An Infant’s Mouth: How Babies Experience the World

A baby's first year is full of wonderful changes. Watching as they develop new skills and discover the world around them is one of the great joys of parenting.

If you've ever watched an infant for any length of time, you may have noticed they are constantly bringing their hands to their mouths. Sucking on fingers--yours or theirs--is very common.

And while it may seem strange at first, it is nature's way of helping infants experience the world around them. This stage of development also helps prepare them for eating different foods. Learning about this stage can help parents understand why dental care is important, even for infants.

Oral development in babies

While infants have a lot of growing and learning to do, they are born with a few ready-to-use skills.

For example, when something touches a baby's face or hands, she will turn toward it and open her mouth. This is called the "rooting reflex."

When she gets something into her mouth, her first instinct will be to suck or nurse. When she realizes the item is not mom's breast or a bottle, she will then use her mouth to explore the item. By "mouthing" each new thing, she learns about different sensations such as hard or soft, warm or cold.

How an infant uses her mouth

An infant's mouth is very sensitive. For the first several months, mouthing is the ways infants learn about their surroundings. Babies use their mouths literally to "take in" new experiences. Bringing things to their mouths allows them to both smell and taste the item and is how they learn to investigate new things.

Around six months of age, a baby's mouth muscles are more developed and she become more skilled at exploring the things she handles. Her ability to use her hands and grab at things also improves. If it seems she is putting anything she can get her hands on into her mouth, it's because she is!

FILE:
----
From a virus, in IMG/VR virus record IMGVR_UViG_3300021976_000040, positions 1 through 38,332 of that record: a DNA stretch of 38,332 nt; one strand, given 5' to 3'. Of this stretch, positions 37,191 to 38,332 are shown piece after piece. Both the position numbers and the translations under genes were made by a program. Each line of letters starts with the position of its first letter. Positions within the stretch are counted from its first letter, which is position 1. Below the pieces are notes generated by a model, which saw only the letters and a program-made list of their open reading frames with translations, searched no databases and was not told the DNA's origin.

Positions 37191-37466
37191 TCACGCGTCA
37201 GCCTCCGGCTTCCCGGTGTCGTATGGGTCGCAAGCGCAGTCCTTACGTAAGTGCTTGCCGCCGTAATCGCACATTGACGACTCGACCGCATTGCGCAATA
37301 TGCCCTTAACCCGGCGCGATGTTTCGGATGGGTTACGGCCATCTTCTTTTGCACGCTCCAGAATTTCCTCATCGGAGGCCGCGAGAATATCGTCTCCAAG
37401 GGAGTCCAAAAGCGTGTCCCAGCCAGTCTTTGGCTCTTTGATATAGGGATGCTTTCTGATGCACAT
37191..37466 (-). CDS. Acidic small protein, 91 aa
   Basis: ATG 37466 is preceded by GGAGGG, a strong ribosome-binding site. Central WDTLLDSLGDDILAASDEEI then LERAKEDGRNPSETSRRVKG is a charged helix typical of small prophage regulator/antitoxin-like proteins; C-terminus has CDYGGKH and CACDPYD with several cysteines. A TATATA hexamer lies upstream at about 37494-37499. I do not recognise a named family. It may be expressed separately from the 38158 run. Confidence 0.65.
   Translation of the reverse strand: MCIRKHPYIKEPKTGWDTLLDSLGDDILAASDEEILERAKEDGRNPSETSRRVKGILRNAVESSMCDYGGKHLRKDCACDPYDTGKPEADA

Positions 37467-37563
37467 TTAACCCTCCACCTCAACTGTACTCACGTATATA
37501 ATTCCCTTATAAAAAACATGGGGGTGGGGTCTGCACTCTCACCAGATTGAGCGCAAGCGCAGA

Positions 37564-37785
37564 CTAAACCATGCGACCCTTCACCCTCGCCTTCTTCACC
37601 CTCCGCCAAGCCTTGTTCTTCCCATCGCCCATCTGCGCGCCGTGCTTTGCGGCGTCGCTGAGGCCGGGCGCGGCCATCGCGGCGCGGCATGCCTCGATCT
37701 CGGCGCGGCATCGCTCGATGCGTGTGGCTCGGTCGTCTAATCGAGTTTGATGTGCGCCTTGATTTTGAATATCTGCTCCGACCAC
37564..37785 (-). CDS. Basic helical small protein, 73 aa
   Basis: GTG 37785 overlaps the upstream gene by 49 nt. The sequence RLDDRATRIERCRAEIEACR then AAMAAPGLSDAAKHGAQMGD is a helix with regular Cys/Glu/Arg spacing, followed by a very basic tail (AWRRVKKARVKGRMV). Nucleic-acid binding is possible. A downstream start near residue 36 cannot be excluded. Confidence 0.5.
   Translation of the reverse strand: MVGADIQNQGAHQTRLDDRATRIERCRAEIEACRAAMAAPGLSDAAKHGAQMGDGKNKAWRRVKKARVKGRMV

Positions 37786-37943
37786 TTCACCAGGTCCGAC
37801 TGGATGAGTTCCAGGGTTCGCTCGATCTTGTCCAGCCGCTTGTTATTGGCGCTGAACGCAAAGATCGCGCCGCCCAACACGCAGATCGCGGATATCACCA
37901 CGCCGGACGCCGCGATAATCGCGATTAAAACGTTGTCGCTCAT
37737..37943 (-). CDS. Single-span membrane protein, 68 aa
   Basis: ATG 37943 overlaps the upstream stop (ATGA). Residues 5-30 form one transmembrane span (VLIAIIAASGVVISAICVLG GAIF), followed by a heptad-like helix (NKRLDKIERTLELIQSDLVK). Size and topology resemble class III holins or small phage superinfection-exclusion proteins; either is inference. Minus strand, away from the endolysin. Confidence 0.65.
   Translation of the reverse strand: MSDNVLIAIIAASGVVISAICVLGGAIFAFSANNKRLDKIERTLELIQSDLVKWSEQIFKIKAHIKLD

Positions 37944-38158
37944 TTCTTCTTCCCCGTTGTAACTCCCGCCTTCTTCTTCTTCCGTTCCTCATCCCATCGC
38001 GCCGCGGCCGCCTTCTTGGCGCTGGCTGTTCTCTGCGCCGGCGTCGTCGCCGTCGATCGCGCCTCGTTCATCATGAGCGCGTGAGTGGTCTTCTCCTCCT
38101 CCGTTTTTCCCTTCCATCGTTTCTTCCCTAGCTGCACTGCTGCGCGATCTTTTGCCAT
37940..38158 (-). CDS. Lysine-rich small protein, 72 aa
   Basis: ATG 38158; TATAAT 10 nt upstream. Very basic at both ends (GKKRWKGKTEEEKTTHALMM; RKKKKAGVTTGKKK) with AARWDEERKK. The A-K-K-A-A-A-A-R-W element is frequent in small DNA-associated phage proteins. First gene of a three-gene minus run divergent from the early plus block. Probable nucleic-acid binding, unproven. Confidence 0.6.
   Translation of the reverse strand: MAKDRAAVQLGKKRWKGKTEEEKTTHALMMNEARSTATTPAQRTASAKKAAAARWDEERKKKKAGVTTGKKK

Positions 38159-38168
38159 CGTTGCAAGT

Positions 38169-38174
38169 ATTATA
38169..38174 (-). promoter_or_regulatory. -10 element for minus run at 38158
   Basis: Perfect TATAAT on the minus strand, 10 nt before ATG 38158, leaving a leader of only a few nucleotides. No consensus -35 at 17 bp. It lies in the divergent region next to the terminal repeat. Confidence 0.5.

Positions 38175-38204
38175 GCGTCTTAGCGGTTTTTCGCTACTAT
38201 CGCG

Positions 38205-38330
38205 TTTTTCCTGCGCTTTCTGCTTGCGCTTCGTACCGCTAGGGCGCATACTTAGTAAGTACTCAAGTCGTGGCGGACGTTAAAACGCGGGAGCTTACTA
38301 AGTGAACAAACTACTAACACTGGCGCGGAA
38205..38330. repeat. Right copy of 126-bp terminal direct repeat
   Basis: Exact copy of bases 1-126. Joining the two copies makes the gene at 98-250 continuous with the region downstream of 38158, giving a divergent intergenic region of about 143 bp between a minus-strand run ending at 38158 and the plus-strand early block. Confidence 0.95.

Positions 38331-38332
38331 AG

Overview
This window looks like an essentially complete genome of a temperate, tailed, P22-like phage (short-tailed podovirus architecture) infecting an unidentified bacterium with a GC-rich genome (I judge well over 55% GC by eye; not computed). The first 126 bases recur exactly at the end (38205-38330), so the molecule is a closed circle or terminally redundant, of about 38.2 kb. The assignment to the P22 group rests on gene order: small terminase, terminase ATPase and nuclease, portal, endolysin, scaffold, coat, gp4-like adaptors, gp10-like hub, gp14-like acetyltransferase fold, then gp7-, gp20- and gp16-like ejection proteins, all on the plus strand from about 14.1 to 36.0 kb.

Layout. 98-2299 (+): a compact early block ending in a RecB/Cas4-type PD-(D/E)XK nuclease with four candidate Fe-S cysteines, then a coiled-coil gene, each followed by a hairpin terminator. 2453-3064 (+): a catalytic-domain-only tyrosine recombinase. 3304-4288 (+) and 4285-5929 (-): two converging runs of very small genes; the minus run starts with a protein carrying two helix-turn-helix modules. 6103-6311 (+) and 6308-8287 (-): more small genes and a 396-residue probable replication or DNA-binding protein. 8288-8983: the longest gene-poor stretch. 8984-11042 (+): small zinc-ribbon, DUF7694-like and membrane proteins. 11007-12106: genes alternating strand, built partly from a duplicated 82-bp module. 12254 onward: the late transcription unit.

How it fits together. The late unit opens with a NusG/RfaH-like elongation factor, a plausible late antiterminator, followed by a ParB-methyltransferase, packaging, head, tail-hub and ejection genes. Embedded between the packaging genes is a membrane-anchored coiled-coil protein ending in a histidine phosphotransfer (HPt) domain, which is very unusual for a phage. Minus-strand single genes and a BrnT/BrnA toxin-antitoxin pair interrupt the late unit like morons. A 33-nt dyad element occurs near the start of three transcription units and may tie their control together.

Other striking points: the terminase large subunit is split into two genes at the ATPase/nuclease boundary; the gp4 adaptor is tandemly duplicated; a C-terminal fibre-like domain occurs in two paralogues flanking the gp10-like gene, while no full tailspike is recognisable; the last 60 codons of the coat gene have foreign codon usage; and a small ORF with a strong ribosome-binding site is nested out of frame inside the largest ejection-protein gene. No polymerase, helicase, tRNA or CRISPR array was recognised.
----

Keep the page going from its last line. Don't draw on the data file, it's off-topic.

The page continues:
Around this time, teething will begin. As her teeth struggle to push through her gums, your baby will likely have some discomfort and need teething relief. She may try to put everything in her mouth in an attempt to help ease the pain.

When teething reaches its peak, you may find your child becomes fussy or cranky. It can be frustrating for parents, but there are many things you can do to help make this phase easier. See the article Teething Remedies: What Works and What Doesn't for suggestions.

Now that you understand more about your baby's dental development, you can see why she wants to put everything in her mouth. As long as the items are safe and clean, it's alright to let her explore. It's just her way of taking in this whole new world.

Good dental care will remain important throughout your child's life. For some reminders on the importance of oral health see Tips for Oral Hygiene.

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